Encyclopedia of Life
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Encyclopedia of Life
Encyclopedia of Life
EOL logo.svg
Type of site
Encyclopedia
Available in
Created byField Museum
Harvard University
MacArthur Foundation
Marine Biological Laboratory
Missouri Botanical Garden
Sloan Foundation
Smithsonian Institution
Websiteeol.org
Alexa rankNegative increase 52,786 (September 2018)[1]
CommercialNo
RegistrationOptional
LaunchedFebruary 26, 2008 (2008-02-26)
Current statusActive

The Encyclopedia of Life (EOL) is a free, online collaborative encyclopedia intended to document all of the 1.9 million living species known to science. It is compiled from existing databases and from contributions by experts and non-experts throughout the world.[2] It aims to build one "infinitely expandable" page for each species, including video, sound, images, graphics, as well as text.[3] In addition, the Encyclopedia incorporates content from the Biodiversity Heritage Library, which digitizes millions of pages of printed literature from the world's major natural history libraries. The project was initially backed by a US$50 million funding commitment, led by the MacArthur Foundation and the Sloan Foundation, who provided US$20 million and US$5 million, respectively. The additional US$25 million came from five cornerstone institutions--the Field Museum, Harvard University, the Marine Biological Laboratory, the Missouri Botanical Garden, and the Smithsonian Institution. The project was initially led by Jim Edwards[4] and the development team by David Patterson. Today, participating institutions and individual donors continue to support EOL through financial contributions.

Overview

EOL went live on 26 February 2008 with 30,000 entries.[5] The site immediately proved to be extremely popular, and temporarily had to revert to demonstration pages for two days when over 11 million views of it were requested.[6]

The site relaunched on 5 September 2011 with a redesigned interface and tools.[7] The new version - referred to as EOLv2 - was developed in response to requests from the general public, citizen scientists, educators and professional biologists for a site that was more engaging, accessible and personal. EOLv2 is redesigned to enhance usability and encourage contributions and interactions among users. It is also internationalized with interfaces provided for English, German, Spanish, French, Galician, Serbian, Macedonian, Arabic, Chinese, Korean and Ukrainian language speakers. On 16 January 2014, EOL launched TraitBank, a searchable, open digital repository for organism traits, measurements, interactions and other facts for all taxa.[8]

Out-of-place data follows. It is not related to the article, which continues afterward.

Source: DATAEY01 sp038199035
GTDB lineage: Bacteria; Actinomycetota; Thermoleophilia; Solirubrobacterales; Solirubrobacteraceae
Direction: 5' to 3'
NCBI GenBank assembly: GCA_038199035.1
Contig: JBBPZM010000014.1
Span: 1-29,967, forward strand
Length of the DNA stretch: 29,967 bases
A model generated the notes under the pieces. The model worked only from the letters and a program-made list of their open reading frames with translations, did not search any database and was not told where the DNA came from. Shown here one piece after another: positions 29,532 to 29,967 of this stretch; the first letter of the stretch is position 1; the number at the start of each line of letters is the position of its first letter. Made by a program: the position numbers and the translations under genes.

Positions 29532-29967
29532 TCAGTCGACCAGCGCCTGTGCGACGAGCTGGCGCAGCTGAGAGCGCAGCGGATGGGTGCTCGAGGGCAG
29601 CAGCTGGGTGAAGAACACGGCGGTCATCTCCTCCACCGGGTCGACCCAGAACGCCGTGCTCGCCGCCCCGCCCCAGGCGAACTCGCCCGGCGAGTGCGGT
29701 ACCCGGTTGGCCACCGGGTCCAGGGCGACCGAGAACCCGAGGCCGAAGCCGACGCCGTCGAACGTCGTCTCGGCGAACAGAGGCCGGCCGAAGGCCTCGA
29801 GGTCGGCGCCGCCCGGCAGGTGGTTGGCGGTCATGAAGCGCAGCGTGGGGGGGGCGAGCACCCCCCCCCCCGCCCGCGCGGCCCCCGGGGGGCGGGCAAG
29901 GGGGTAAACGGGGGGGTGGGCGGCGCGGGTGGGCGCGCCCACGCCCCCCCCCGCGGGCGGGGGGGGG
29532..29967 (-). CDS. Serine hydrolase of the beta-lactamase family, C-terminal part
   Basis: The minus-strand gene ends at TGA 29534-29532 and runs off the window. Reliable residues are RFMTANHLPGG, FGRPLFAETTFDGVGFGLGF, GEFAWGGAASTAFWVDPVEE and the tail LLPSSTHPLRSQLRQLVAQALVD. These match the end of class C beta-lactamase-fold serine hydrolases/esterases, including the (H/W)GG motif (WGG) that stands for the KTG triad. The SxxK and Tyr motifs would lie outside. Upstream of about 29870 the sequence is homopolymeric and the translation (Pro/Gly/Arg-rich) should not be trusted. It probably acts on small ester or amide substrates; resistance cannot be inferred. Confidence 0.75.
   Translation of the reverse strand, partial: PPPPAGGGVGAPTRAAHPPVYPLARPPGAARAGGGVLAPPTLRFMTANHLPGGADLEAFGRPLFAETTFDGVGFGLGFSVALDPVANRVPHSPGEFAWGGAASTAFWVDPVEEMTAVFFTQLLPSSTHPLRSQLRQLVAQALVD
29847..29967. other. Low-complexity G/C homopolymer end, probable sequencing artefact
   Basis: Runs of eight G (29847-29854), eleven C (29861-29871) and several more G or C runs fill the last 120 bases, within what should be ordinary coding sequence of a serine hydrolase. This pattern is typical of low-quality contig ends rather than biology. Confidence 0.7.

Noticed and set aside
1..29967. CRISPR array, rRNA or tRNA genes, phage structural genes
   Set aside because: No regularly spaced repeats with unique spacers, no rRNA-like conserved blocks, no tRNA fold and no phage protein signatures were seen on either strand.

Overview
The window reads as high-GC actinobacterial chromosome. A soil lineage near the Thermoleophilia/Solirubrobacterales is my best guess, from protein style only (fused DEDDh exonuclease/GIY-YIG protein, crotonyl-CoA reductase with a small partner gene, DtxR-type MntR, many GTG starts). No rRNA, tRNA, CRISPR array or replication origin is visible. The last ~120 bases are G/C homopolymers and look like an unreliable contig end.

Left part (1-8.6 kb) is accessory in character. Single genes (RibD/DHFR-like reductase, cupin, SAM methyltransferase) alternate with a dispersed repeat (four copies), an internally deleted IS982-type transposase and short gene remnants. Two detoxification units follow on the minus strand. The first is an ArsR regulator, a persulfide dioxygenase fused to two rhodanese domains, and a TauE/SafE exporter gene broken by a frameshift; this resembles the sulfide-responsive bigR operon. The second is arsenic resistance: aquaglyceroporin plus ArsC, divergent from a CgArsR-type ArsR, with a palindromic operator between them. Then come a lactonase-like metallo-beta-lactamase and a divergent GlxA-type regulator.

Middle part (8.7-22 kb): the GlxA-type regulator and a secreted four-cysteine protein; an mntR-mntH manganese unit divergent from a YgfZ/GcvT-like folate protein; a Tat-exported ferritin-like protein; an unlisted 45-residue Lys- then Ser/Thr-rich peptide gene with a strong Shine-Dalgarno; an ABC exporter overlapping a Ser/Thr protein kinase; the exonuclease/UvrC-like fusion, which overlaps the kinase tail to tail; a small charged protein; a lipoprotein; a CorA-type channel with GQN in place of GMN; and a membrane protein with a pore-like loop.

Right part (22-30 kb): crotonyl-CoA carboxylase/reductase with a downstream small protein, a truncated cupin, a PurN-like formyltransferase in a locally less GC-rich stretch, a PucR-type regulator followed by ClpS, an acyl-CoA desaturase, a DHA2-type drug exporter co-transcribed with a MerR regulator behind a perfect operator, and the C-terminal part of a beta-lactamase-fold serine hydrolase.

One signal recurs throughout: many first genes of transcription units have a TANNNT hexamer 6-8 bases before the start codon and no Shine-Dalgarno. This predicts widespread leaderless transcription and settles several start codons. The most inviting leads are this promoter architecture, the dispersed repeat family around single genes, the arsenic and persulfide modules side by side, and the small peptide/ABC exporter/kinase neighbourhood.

The initiative's Executive Committee includes senior officers from the Atlas of Living Australia, the Biodiversity Heritage Library consortium, the Chinese Academy of Sciences, CONABIO, Field Museum, Harvard University, the Bibliotheca Alexandrina (Library of Alexandria), MacArthur Foundation, Marine Biological Laboratory, Missouri Botanical Garden, Sloan Foundation, and the Smithsonian Institution.[9][10]

Intention

Information about many species is already available from a variety of sources, in particular about the megafauna. Gathering currently available data on all 1.9 million species will take about 10 years.[11] As of September 2011, EOL had information on more than 700,000 species available, along with more than 600,000 photos and millions of pages of scanned literature.[12] The initiative relies on indexing information compiled by other efforts, including the Sp2000 and ITIS Catalogue of Life, Fishbase and the Assembling Tree of Life project of NSF, AmphibiaWeb, Mushroom explorer, microscope, etc. The initial focus has been on living species but will later include extinct species. As the discovery of new species is expected to continue (currently at about 20,000 per year), the encyclopedia will continue to grow. As taxonomy finds new ways to include species discovered by molecular techniques, the rate of new additions will increase, particularly in respect to the microbial work of (eu)bacteria, archaebacteria and viruses.

EOLs goal is to serve as a resource for the general public, enthusiastic amateurs, educators, students and professional scientists from around the world.[2]

Resources and collaborations

The Encyclopedia of Life has content partners around the world who share information through the EOL platform,[13] including popflock.com resource and Flickr.

Its interface is translated at translatewiki.net.

See also

References

  1. ^ "Eol.org Site Info". Alexa Internet. Retrieved .
  2. ^ a b "EOL History". Eol.org. 2012-02-28. Retrieved .
  3. ^ Odling-Smee, Lucy (2007-05-09). "Encyclopedia of Life launched". Nature. doi:10.1038/news070508-7. Retrieved .
  4. ^ "James Edwards - Encyclopedia of Life". Eol.org. Retrieved .
  5. ^ Zimmer, Carl (2008-02-26). "The Encyclopedia of Life, No Bookshelf Required". The New York Times. Retrieved .
  6. ^ "Life Encyclopedia Debut Too Popular to Stay "Live"". National Geographic. Associated Press. February 27, 2008. Retrieved .
  7. ^ "New Version of Encyclopedia of Life Now Available". Encyclopedia of Life. 2011-09-05. Retrieved .
  8. ^ "TraitBank: Practical semantics for organism attribute data". Semantic-web-journal.net. 2014-03-28. Retrieved .
  9. ^ "Scientists compile 'book of life'". BBC News. 2007-05-09. Retrieved .
  10. ^ "Meet the Team: Executive Committee". EOL. 2012-02-28. Retrieved .
  11. ^ "Encyclopédie de la vie: Une arche de Noé virtuelle!". Radio-Canada. 9 May 2007. Retrieved .
  12. ^ "New Version of the Encyclopedia of Life Now Available". Eol.org. 2011-09-05. Retrieved .
  13. ^ "EOL Content Partners". Eol.org. Retrieved .

External links


  This article uses material from the Wikipedia page available here. It is released under the Creative Commons Attribution-Share-Alike License 3.0.

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